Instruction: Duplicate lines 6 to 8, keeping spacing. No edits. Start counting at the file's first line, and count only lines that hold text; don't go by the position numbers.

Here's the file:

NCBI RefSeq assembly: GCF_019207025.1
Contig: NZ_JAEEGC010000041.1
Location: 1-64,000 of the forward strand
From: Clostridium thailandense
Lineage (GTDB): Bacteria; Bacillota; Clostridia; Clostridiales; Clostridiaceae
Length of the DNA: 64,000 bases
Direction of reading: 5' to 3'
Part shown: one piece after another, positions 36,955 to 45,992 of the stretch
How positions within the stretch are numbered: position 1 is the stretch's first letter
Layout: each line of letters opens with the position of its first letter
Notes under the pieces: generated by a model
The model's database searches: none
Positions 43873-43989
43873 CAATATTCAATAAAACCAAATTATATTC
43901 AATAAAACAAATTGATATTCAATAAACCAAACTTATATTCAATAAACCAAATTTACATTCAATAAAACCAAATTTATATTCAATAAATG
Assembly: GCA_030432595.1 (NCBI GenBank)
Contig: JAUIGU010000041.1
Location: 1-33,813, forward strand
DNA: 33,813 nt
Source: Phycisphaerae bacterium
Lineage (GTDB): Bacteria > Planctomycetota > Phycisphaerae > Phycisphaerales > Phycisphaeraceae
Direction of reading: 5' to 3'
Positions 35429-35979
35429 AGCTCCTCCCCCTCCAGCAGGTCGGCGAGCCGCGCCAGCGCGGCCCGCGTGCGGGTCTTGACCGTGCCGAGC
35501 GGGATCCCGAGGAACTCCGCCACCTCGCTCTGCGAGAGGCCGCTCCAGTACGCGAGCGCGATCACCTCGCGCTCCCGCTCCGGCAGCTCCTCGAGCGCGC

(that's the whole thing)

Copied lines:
Length of the DNA: 64,000 bases
Direction of reading: 5' to 3'
Part shown: one piece after another, positions 36,955 to 45,992 of the stretch